The United States has been dealing with a shortage of truck drivers for over 15 years, and most projections say it’ll only get worse as time goes on. Why is this happening, and what does this mean for the trucking industry? There are several different factors that have led up to this point, and the solution will have to be multi-faceted as well. Of course, the news isn’t all bad. Sites like TruckDriverNews.com keep truckers updated on the latest in their industry, including the most recent statistics, emerging technologies, and other relevant topics. The question is whether the trucking industry can reverse the current shortage of drivers; if not, there could be serious implications for supply chains across the US.
What to Know About the Truck Driver Shortage
Even though some experts say that there’s a shortage of up to 80,000 drivers, others say that this shortage only exists at the level of individual businesses. It’s true that many trucking companies struggle to retain drivers, but the shortages are trickier to calculate when looking at the industry as a whole. Regardless, if individual companies are reporting a total of 80,000 drivers that they need but don’t have, this surely has an impact on the industry.
Why is there a Shortage of Truckers in the United States?
As mentioned above, there are several different reasons why many trucking companies are struggling to hire and retain drivers. These are the main factors.
1. High Turnover Rates
The trucking industry has one of the highest turnover rates in the US, at a whopping 89%. Since companies anticipate most of their drivers quitting within their first year, they push hard to maximize the amount of use they get out of each person. However, this only makes the problem worse. Because many companies resort to predatory practices (more about this below), they make new hires far less likely to stick around.
- Top 6 Pieces Of Emergency Equipment Every Construction Fleet Vehicle Should Carry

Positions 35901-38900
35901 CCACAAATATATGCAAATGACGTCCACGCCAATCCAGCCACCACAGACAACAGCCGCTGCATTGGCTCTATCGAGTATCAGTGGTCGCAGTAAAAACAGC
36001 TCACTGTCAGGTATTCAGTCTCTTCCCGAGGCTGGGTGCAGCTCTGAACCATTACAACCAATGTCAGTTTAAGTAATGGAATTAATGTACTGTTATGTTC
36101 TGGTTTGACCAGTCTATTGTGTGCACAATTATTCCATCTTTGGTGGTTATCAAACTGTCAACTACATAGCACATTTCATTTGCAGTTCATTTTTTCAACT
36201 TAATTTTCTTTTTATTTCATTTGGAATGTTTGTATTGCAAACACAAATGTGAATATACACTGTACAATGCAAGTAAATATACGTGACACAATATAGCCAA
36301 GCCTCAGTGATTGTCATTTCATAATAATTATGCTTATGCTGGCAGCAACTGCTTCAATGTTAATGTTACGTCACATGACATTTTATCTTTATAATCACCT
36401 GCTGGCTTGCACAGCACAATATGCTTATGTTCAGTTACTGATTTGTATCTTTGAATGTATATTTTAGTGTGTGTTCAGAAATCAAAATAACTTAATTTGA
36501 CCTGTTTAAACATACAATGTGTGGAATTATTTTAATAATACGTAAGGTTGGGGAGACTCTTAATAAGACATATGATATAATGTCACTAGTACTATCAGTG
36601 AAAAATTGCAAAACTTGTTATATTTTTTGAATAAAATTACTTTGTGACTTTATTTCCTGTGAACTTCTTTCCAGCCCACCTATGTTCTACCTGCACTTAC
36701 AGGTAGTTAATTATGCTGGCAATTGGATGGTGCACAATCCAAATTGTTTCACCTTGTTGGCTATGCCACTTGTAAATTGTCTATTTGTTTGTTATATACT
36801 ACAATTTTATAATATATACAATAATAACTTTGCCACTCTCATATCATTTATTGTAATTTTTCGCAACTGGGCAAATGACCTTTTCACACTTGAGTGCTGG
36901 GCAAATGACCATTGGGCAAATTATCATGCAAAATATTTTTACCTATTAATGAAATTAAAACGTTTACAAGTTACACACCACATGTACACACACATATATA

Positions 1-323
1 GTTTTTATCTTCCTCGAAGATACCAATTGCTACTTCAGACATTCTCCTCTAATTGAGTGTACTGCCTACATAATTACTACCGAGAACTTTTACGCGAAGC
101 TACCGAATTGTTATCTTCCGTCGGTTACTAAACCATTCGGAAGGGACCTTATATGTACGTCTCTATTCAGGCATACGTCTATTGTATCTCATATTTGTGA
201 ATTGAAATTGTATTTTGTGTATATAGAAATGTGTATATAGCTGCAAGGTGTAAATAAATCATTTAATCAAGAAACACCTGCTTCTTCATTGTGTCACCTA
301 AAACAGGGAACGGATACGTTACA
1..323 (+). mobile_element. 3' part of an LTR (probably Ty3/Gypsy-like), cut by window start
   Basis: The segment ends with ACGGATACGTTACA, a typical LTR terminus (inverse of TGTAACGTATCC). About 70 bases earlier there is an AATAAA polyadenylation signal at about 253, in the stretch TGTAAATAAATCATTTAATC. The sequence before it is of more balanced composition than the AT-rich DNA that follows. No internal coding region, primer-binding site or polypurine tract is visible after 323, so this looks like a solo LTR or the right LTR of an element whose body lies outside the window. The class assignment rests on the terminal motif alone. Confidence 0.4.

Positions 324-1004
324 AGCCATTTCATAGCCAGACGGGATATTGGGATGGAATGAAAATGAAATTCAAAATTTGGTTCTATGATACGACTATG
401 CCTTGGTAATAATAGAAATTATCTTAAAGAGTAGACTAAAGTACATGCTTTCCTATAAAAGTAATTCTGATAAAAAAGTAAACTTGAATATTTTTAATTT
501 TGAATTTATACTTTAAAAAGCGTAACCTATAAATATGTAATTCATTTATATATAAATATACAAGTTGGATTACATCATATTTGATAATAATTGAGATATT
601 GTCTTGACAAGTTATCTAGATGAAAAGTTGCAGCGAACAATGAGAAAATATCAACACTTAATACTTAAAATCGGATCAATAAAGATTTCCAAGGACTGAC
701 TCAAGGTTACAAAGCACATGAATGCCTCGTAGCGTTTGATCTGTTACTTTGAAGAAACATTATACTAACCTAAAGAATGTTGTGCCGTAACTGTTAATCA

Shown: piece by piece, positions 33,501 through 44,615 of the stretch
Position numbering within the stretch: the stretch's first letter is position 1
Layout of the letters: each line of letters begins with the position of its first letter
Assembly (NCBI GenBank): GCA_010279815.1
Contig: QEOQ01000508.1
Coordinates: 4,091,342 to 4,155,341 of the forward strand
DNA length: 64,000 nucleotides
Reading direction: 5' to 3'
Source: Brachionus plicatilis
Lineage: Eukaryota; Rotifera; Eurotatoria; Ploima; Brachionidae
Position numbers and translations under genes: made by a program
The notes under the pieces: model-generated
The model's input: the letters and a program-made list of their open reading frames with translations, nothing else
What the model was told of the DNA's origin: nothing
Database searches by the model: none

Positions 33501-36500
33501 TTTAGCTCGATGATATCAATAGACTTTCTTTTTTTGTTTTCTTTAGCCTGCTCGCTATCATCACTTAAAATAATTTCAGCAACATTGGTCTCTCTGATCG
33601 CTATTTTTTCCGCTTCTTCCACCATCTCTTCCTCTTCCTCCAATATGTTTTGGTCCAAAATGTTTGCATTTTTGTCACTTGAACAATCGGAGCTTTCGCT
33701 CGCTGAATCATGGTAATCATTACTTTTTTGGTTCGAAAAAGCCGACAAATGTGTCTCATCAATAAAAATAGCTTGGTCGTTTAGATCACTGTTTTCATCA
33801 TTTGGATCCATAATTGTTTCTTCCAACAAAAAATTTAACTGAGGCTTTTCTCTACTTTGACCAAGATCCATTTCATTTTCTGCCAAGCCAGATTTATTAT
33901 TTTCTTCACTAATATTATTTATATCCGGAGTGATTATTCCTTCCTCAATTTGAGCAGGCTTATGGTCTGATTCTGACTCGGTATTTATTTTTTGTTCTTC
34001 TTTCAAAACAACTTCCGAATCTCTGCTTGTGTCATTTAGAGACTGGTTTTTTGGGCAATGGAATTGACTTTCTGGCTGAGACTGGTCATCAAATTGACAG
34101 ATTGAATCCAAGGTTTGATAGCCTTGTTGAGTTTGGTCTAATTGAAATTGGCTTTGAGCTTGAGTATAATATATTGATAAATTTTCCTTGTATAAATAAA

- 18 Best Car Gadgets and Accessories for Road Trips
- 5 Ways To Assess Fault in Truck Accidents: Exploring How Liability is Legally Calculated
2. Stagnant Wages
Even though wages have risen over the years in response to fierce competition for new recruits, they still haven’t kept up with inflation. When comparing wage hikes with inflation over the past several years, it’s clear that compensation from trucking companies just isn’t keeping up. In fact, compared to what truckers were making in 1980, drivers today are making about 50% less.
3. Unfair Work Policies
Life as a trucker is notorious for requiring a ton of time on the road, and not much time at home. This makes it unappealing to many, even if they don’t have families. For those that do, it’s either a reason to quit their trucking job, or to avoid applying in the first place. The worst part is that this isn’t even necessary; it happens because the average trucking company would prefer to marginally increase profits, rather than treating their drivers well. For example, many truckers are made to stay on the road for multiple weeks running, work up to 70 hours per week, and sleep in their trucks. They also rarely have any choice in where they travel, so there’s little chance of them staying within driving distance of home. Trucking companies may also pay by the mile, and then ask drivers to do extra unpaid work such as loading/unloading, performing vehicle checks, filling out paperwork, attending meetings, and more. Between one thing and another, it’s easy to see why the turnover is so high in this industry.